Saturday, December 16, 2017

Mob Talk 11: A Look Back At A South Philly Mob Hit And Talk Of The Upcoming Racketeering Trial Of Reputed Philly Mob Boss Joey Merlino

Veteran organized crime reporters George Anastasia and Dave Schratwieser look back at a South Philly mob hit on the 5th Anniversary of the the Gino DiPietro murder that sent Mob Soldier Anthony Nicodemo to prison 

They also discuss indicted Philadelphia Mob Boss Joey Merlino as the Feds line up their witnesses for his upcoming trial in January.

You can watch the video via the below link:

Friday, December 15, 2017

American Hero Or The Biggest Rat In NYPD History? New Documentary Explores The Controversial Legacy Of The Late Robert Leuci, Whose Turn Undercover Led To More Than 50 Indictments of 1970s New York Cops

Sheila Flynn at the Daily Mail offers a piece on a new documentary about the late Robert Leuci, the former NYPD detective who testified about police corruption and was portrayed in Robert Daley’s  true crime book, Prince of the City, which was later made into a film by director Sidney Lumet.

The unlikely duo met at a barbecue in Rhode Island, a young Norwegian student of photojournalism and a former NYPD detective who exposed massive corruption within the force in the 1970s. Magnus Skatvold had no idea who Bob Leuci was when he was first introduced to him, considering the New York native a ‘fast-talking … very kind, very charismatic grandfather that was just the center of attention and telling stories and being very interested in everybody.’

They struck up a friendship, and the more that Skatvold learned about Leuci, the more fascinated he became. Their relationship eventually sowed the seeds for a new documentary, which was just awarded the prestigious Pitch Perfect Award at DOC NYC film festival – a prize given to a work-in-progress during a daylong pitch event.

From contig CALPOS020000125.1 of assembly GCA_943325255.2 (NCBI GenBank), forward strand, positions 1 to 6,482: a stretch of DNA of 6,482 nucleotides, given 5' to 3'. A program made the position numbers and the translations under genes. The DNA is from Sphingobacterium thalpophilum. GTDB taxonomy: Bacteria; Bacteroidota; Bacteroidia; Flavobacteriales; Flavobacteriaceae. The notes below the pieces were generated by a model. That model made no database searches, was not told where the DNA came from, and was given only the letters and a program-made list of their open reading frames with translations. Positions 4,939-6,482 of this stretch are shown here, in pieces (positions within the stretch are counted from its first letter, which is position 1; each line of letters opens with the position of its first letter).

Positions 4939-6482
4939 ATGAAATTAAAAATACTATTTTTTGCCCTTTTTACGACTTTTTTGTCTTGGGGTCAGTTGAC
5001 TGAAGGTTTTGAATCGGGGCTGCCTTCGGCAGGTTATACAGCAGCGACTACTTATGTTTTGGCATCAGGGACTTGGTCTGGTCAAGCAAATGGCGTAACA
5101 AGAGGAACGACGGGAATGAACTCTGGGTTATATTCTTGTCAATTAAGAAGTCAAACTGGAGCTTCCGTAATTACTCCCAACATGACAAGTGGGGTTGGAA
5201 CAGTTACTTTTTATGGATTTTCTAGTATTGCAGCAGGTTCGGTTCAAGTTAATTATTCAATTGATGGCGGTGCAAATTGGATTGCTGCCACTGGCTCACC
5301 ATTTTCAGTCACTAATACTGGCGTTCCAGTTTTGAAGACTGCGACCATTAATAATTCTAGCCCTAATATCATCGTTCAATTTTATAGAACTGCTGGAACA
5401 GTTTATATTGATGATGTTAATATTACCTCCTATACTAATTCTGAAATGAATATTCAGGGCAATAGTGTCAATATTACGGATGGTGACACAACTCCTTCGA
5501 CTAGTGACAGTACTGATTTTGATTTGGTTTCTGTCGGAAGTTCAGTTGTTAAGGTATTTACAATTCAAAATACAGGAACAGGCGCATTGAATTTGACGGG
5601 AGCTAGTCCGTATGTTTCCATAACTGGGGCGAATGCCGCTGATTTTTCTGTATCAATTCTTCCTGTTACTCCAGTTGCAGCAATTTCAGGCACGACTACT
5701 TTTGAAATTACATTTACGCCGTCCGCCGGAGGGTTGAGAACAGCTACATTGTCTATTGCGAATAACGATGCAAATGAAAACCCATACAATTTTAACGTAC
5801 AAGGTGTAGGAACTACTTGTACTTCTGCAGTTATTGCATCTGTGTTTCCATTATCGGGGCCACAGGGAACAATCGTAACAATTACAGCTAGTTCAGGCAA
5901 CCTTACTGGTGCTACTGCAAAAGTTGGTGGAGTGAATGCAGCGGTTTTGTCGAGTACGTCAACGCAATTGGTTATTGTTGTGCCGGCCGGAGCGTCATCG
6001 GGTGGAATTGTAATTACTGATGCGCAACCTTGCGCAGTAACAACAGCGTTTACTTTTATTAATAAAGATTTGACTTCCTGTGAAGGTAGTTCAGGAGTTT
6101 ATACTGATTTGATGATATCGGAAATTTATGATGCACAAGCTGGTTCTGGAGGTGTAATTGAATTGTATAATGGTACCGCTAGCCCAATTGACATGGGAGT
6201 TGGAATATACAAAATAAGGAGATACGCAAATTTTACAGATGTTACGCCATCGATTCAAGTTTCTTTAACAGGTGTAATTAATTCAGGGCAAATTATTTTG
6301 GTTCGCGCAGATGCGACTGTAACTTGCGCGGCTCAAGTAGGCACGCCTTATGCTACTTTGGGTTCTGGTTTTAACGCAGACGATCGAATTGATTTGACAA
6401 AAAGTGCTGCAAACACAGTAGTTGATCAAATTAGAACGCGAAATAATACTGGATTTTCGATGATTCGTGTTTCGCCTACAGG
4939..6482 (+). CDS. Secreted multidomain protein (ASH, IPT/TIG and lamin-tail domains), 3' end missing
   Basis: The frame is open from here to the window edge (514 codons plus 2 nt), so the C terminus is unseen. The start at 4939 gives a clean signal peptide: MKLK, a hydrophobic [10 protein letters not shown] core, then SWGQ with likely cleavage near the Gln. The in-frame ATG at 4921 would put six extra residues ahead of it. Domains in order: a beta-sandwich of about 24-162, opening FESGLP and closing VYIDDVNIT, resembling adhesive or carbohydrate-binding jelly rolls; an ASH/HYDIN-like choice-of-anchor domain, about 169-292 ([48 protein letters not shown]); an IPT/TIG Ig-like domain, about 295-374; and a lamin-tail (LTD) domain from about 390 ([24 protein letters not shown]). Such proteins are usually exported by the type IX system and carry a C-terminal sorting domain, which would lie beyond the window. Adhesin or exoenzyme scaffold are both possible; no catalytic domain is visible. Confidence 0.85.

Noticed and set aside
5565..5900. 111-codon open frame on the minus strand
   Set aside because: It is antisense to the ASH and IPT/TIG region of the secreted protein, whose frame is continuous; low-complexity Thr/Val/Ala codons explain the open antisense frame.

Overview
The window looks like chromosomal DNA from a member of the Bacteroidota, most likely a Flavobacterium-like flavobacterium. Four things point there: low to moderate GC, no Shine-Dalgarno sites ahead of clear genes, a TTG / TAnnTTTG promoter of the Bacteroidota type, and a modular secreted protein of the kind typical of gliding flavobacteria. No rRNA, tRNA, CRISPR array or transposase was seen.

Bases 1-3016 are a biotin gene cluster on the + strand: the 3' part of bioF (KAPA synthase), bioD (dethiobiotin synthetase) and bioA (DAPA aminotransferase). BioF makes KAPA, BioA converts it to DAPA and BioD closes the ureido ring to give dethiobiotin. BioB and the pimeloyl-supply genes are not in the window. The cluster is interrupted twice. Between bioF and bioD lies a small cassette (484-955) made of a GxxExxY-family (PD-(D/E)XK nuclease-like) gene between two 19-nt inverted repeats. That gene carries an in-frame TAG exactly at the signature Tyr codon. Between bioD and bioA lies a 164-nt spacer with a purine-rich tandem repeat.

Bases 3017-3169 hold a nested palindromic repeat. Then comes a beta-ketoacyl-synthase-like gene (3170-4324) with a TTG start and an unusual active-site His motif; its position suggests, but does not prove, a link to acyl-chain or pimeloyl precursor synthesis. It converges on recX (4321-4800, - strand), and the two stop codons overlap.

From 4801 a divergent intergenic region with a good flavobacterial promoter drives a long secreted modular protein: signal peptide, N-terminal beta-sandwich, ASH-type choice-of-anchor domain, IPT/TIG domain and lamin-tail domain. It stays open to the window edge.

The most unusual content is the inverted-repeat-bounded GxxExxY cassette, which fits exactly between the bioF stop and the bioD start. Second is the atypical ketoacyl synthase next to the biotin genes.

Blue Code of Silence is currently a 60-minute rough cut, directed by Skatvold and Gregory Mallozzi, telling the story of how Leuci brought down New York City’s most corrupt police unit – at a grave personal cost. Skatvold interviewed and collaborated with Leuci, who tragically died during the making of the film, as well as family members, friends and people connected with the story.

Leuci had agreed in the 1970s to cooperate with the Knapp Commission, which had been formed by New York Major John V. Lindsay following whistleblower revelations by other legendary NYPD officers. The commission aimed to investigate corruption within the system; Leuci, heavily entrenched in a narcotics unit and tainted by participation himself, agreed to go undercover – but insisted on exposing the whole system and not just cops.

You can read the rest of the piece via the below link:

You can also read my Q&A with Robert Leuci via the below link:

Aircraft Carrier At Sea Under The Stars At Night

I recall as a young sailor serving aboard the aircraft carrier USS Kitty Hawk during the Vietnam War how many and how clearly the stars were in the night sky. A wondrous and memorable sight.    

The U.S. Navy released a photo of the aircraft carrier USS Gerald R. Ford (CVN 78) transiting the Atlantic Ocean at night under the stars. 

The above photo was taken by Mass Communication Specialist 1st Class Joshua D. Sheppard.

Note: You can click on the above photo to enlarge.

Thursday, December 14, 2017

My Washington Times Review Of Michael Connelly's 'Two Kinds Of Truth'

The Washington Times published my review of Michael Connelly’s crime novel Two Kinds of Truth.